Christie Says He Wouldn’t Make Atlantic City’s Debt Paymentsby and
Governor says he expects stalled rescue legislation to pass
Credit-ratings companies warn about New Jersey's actions
New Jersey Governor Chris Christie said he won’t step in to help Atlantic City avert a default on its May bond payment as the distressed gambling hub runs out of money and a takeover bill remains stalled in the state Assembly.
Speaking to reporters in Atlantic City on Wednesday, Christie said legislation that would let his administration control municipal operations will pass. Not so, Assembly Speaker Vincent Prieto said in a statement after the governor’s press briefing.
The impasse threatens the finances of Atlantic City, a seaside casino resort of 39,000 that has been upended by the expansion of gambling in nearby states. On Tuesday, the city’s credit rating was downgraded to the level of financially distressed Puerto Rico by Moody’s Investors Service, which said the political standstill heightens the chance of bondholder losses and default.
While Christie said the state won’t make the city’s debt payment, he declined to discuss the repercussions of a default, saying it was “dangerous” to address hypothetical cases.
“The markets will listen to that and react,” said Christie, a second-term Republican.
Christie’s comments come as ratings companies increase warnings about how state action on Atlantic City could affect their views on other local governments in New Jersey. Moody’s said before Christie’s news conference that a city default would hurt the credit quality of distressed cities such as Newark and Paterson.
Atlantic City has $245 million in general-obligation debt, according to Moody’s. Christie’s comment last month that bondholders may need to make sacrifices “suggests the state may have reached the point of viewing a default as a desirable outcome,” Moody’s added Wednesday.
Asked about that comment, Christie said it wasn’t true, and that passing the legislation is a “desirable” outcome that would forestall a solvency crisis.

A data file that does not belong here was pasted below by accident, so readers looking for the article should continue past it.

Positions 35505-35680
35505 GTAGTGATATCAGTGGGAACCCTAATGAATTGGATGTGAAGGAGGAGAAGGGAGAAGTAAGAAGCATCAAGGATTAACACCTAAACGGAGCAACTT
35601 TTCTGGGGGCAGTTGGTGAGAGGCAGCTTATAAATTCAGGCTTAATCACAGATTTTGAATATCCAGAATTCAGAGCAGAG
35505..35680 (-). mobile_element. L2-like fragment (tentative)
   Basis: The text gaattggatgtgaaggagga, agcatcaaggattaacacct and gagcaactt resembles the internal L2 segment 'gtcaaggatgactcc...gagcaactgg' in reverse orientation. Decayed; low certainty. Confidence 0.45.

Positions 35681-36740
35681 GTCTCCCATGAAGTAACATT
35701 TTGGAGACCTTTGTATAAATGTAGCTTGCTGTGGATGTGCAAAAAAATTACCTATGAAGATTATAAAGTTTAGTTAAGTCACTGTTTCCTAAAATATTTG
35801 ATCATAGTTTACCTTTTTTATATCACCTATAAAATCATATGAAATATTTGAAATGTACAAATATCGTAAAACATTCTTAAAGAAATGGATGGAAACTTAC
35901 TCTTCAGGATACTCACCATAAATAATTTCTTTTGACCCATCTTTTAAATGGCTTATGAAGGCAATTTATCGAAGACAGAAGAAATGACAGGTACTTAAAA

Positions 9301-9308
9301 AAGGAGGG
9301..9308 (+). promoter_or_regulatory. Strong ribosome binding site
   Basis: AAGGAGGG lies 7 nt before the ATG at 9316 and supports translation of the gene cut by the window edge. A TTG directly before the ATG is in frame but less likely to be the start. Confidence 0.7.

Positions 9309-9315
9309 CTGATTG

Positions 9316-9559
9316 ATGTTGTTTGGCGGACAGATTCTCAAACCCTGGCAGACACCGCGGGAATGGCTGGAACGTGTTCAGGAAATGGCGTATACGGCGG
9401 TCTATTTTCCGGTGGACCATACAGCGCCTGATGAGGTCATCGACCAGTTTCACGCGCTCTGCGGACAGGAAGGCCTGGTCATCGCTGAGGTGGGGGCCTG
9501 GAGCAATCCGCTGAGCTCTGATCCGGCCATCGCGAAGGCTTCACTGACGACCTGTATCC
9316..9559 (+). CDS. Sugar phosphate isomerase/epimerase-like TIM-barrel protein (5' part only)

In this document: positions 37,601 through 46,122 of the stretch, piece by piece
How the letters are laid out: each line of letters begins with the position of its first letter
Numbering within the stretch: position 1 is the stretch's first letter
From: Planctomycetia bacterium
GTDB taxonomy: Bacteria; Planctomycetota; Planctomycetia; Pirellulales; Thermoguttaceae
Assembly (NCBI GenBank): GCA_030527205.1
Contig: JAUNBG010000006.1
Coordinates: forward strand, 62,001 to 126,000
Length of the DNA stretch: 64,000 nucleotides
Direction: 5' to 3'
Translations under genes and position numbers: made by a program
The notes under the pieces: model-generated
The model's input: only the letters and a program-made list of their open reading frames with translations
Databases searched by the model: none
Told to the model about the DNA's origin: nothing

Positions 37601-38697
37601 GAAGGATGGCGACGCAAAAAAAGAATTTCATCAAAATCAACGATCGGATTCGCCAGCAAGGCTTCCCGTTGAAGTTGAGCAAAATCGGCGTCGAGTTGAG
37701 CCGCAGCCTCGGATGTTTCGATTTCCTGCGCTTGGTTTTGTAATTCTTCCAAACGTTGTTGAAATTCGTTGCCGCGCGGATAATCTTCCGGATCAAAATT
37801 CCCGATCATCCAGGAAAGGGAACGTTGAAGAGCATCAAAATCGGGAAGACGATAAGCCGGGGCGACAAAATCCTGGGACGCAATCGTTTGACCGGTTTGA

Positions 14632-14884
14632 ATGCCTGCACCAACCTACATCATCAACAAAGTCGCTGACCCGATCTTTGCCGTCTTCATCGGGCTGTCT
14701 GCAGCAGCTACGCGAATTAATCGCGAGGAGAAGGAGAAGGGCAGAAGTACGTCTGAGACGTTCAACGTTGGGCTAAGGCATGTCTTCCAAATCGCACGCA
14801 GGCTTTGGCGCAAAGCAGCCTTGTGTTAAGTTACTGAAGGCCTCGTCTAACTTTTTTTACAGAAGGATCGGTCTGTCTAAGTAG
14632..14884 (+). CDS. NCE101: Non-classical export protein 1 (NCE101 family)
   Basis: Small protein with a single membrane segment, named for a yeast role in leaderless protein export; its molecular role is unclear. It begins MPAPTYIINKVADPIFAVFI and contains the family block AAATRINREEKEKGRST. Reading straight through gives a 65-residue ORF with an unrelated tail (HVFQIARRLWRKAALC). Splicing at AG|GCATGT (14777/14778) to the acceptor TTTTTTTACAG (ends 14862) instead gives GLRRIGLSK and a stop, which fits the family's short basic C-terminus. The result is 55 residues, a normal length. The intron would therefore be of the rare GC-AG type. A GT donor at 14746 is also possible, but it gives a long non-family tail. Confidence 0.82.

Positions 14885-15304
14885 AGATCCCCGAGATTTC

On Tuesday, Moody’s cut the city’s rating two levels to Caa3, the third-lowest step of below-investment-grade ratings. Standard & Poor’s ranks it an equivalent CCC-. The downgrade was followed up Wednesday by a reduction in the rating of the Atlantic City Municipal Utilities Authority to B3 from B2 by Moody’s.
Bills supported by Christie and the Senate’s Democratic leader would provide a cash infusion and give the state control over the city’s operations. Christie has said he won’t sign one without the other. To repair Atlantic City’s finances, he says, he needs the power to negotiate affordable union contracts.
Prieto, a Secaucus Democrat, opposes letting the administration change or end contracts. He has refused to bring the measure up for a vote. The speaker said Christie needs to negotiate a compromise because the existing bill “does not have enough support to pass the Assembly.”
The speaker plans to introduce a bill Thursday that would slow down the takeover, said Tom Hester, a spokesman. The measure would establish benchmarks that the city would have to meet to avoid losing control to the state.
“If the governor and Senate president refuse to act, then I am ready to move forward with my own legislation,” Prieto said in the statement.
Atlantic City Mayor Don Guardian, meanwhile, held a press conference at City Hall after Christie’s. He said much information Christie outlined for reporters, such as the city’s spending, was outdated or incorrect.
The city council approved the auction of all vacant land to raise revenue, he said. As cash runs out, Atlantic City is seeking to avert a partial shutdown Friday by paying workers every 28 days instead of every two weeks, under a resolution on the council’s agenda for Wednesday.